You seem to be misreading slightly.
It seems like it says the preterite expresses modal remoteness and the perfect makes further remoteness, and so they call it doubly remote construction.
Yes. In both of your examples, CGEL makes the point that the doubly remote construction is necessarily counterfactual ("If they had gone tomorrow" necessarily means "they're not going tomorrow", perhaps because they already went yesterday, and "I'd rather you had gone tomorrow" necessarily means "you're not going tomorrow"); whereas with the preterite alone, as in "If they went tomorrow" and "I'd rather you went tomorrow", they wouldn't necessarily be counterfactual. (However, CGEL also gives some present-time examples where the doubly remote construction is not necessarily counterfactual.)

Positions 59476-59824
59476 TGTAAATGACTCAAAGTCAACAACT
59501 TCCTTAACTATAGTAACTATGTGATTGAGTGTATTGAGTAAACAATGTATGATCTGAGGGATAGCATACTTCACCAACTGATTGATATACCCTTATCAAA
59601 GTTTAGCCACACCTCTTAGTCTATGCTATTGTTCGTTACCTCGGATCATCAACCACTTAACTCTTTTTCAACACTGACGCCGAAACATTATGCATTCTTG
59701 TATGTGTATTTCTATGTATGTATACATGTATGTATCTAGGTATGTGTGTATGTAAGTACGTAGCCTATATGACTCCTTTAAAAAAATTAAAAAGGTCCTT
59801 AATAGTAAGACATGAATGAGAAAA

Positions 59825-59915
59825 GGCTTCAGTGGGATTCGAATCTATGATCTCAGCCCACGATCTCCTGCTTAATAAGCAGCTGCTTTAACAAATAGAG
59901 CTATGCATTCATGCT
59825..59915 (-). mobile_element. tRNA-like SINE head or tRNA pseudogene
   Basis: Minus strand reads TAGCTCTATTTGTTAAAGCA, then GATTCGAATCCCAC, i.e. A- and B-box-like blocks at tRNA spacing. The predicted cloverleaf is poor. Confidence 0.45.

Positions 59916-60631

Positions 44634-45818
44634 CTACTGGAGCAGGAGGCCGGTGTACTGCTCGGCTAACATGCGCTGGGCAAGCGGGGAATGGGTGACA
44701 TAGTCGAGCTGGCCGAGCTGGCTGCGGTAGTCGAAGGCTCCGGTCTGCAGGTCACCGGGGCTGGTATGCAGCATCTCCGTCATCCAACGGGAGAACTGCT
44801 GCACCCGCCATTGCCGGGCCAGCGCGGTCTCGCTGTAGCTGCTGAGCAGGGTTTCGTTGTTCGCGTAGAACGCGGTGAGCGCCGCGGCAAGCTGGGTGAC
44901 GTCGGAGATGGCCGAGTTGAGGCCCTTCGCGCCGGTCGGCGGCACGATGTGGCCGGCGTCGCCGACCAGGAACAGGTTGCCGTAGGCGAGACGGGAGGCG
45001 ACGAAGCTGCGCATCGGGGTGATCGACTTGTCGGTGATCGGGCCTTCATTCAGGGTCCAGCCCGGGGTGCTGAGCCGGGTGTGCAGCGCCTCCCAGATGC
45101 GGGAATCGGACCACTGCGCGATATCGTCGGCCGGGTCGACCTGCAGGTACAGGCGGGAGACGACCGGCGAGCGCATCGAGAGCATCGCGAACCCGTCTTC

It amazes me that perfect tense makes time distance not backward but forward for making psychological remoteness.
No. The remoteness here is not the remoteness of future time; after all, CGEL says this construction can occur "with present and future time" (emphasis mine), and explains in a footnote that "The double remote construction is not available for past time because the perfect construction is not recursive"; that is, the reason you can use the doubly remote construction with present and future time, but not with past time, is that with past time the perfect is already being used to express anteriority, so it can't be re-used to express remoteness (since *"if they had had gone yesterday" is ungrammatical).